A study by researchers at the University of York and Hull York Medical School has confirmed a link between depression and low levels of folate.
Folate is a vitamin that comes from vegetables such as spinach and turnip greens, dried beans and peas. Fortified cereal products, sunflower seeds as well as liver are rich sources of folate.
Experts have been claiming that adding folate to bread or flour will decrease the number of babies with disabilities such as spina bifida, miscarriage, neonatal death or lifelong disability, and now the review lends support to this claim.
As a part of their study, the researchers carried out a review of 11 previous studies involving 15,315 participants.
Based on their findings they state that though they cannot prove that low folate causes depression, the results had certainly shown a link between the two.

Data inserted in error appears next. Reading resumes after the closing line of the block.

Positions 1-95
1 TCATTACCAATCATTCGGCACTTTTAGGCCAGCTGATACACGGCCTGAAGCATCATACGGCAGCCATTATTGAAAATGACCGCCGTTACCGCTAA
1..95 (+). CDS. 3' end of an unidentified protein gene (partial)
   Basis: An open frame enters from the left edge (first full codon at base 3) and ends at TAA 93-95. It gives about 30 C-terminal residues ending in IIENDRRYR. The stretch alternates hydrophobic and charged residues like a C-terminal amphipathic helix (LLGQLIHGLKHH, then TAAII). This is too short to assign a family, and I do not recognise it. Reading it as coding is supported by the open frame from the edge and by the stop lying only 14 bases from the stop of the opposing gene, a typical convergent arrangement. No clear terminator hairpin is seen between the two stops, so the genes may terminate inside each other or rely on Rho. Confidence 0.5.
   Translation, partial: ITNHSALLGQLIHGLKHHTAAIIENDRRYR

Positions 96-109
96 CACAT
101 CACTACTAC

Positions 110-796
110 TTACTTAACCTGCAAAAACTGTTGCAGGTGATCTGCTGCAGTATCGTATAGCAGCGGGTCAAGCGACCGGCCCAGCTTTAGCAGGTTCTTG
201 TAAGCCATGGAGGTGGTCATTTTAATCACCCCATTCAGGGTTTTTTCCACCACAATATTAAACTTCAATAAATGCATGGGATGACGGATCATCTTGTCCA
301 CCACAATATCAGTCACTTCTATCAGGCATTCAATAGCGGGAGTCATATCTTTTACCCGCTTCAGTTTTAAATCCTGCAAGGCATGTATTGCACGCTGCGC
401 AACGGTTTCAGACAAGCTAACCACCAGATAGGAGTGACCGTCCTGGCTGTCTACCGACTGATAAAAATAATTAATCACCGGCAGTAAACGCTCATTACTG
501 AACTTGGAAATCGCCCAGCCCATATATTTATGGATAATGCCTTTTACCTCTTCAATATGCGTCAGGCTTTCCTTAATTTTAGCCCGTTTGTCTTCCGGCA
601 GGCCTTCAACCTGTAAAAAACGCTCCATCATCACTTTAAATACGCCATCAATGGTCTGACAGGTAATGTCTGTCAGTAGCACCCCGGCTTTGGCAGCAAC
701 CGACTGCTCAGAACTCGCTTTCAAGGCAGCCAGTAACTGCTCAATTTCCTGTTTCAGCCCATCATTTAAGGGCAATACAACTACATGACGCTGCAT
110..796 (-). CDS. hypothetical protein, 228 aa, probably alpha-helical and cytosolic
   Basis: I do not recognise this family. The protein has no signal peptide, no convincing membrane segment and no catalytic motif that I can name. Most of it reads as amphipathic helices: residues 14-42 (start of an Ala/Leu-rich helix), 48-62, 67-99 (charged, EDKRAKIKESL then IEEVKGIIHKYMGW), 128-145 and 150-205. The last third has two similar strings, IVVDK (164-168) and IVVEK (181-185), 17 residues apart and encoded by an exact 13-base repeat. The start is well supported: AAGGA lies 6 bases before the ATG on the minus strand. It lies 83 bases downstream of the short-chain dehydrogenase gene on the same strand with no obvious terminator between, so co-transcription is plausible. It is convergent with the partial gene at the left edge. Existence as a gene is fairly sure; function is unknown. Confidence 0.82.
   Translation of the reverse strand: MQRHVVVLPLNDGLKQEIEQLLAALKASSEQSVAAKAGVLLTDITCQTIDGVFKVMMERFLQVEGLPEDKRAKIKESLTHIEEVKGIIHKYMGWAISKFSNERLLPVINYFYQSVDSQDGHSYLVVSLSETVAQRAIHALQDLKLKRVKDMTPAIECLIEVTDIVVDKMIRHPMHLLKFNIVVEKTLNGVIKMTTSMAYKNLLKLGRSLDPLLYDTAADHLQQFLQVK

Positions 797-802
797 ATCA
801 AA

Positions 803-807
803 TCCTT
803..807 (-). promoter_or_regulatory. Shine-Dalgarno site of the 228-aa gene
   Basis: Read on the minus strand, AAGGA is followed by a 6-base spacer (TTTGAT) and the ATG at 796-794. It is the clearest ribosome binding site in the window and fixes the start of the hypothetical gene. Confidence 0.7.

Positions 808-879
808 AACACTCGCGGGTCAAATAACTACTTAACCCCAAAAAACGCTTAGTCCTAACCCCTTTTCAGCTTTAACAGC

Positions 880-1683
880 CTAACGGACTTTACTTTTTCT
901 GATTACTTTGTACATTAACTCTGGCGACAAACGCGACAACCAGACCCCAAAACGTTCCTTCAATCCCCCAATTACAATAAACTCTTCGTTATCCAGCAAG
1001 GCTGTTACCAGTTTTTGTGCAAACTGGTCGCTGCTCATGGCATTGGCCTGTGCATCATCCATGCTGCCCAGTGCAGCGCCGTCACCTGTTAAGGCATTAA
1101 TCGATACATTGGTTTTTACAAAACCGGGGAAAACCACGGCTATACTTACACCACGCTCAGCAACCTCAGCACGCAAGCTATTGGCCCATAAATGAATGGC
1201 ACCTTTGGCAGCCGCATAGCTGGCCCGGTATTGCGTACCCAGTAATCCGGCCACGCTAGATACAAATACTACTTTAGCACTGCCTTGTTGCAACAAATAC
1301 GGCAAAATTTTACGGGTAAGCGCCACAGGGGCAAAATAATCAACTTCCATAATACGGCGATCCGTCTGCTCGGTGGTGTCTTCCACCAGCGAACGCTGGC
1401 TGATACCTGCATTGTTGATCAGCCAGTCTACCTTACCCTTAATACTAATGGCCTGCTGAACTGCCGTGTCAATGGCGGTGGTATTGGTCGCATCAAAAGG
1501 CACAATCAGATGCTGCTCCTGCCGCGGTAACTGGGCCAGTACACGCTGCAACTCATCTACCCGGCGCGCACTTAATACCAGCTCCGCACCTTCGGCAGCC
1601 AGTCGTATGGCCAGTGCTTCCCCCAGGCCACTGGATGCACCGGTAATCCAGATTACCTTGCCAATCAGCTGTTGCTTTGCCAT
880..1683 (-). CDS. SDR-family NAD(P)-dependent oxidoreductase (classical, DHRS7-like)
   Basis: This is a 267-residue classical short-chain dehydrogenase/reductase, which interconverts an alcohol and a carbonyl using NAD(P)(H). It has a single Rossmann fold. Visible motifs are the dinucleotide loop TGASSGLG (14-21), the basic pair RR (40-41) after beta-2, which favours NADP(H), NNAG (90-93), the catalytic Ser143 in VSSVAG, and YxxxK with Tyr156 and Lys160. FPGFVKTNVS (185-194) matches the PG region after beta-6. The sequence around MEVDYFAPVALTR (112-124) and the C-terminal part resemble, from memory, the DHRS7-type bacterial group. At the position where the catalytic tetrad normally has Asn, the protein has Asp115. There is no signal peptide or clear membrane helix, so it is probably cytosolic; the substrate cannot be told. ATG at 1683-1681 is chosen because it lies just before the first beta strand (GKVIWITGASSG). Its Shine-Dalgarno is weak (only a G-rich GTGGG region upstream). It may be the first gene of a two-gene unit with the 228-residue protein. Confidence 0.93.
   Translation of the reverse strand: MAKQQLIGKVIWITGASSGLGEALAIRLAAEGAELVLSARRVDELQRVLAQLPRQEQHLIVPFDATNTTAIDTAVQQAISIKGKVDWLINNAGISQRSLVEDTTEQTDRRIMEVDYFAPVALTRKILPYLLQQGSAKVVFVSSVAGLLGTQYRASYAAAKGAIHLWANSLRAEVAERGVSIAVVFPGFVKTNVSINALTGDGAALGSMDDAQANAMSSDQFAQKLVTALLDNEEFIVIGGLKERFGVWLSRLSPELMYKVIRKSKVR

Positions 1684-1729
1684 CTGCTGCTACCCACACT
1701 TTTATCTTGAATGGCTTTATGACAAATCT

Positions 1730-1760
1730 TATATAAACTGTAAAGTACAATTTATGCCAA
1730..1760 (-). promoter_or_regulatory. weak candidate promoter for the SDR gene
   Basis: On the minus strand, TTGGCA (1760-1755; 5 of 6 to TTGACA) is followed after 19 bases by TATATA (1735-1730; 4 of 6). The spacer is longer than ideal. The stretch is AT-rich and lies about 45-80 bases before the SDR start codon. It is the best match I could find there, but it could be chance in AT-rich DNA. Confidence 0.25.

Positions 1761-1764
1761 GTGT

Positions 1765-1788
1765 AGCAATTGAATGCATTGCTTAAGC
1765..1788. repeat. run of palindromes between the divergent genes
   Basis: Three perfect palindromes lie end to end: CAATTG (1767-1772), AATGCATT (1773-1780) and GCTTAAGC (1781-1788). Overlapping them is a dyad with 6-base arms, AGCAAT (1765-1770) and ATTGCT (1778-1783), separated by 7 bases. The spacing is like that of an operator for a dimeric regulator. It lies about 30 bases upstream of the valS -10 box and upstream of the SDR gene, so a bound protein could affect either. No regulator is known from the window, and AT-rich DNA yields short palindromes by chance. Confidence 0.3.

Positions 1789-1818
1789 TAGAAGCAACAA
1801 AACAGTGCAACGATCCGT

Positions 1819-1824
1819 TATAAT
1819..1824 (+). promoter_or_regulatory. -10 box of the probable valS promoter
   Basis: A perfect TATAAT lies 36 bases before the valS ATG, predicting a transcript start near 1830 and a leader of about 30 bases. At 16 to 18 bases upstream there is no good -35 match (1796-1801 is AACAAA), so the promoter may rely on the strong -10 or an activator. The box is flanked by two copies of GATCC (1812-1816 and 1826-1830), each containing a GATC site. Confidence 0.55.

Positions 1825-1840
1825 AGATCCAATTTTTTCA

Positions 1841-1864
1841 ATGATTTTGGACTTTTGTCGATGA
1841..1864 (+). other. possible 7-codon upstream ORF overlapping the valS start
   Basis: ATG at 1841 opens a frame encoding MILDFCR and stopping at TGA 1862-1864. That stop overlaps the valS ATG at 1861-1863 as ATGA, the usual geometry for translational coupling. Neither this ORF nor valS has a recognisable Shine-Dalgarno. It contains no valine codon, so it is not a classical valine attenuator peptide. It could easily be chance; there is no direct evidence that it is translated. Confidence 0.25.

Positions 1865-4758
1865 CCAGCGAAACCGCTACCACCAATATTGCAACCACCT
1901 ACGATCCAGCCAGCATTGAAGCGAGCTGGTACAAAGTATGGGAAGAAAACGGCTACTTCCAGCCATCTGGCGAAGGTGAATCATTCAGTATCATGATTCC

"Our study is unique in that for the first time all the relevant evidence in this controversial area has been brought together. Although the research does not prove that low folate causes depression, we can now be sure that the two are linked," said Dr Simon Gilbody, the lead researcher.
"Interestingly, there is also some trial evidence that suggests folic acid supplements can benefit people with depression. We recommend that large trials should be carried out to further test this suggestion," he added.
Folate is linked to the production of some of the 'feel good' chemicals in the brain, such as serotonin. The identification of this gene provides a plausible explanation as to why folic acid supplements may help people with depression.
The study is published in the July edition of the Journal of Epidemiology and Community Health.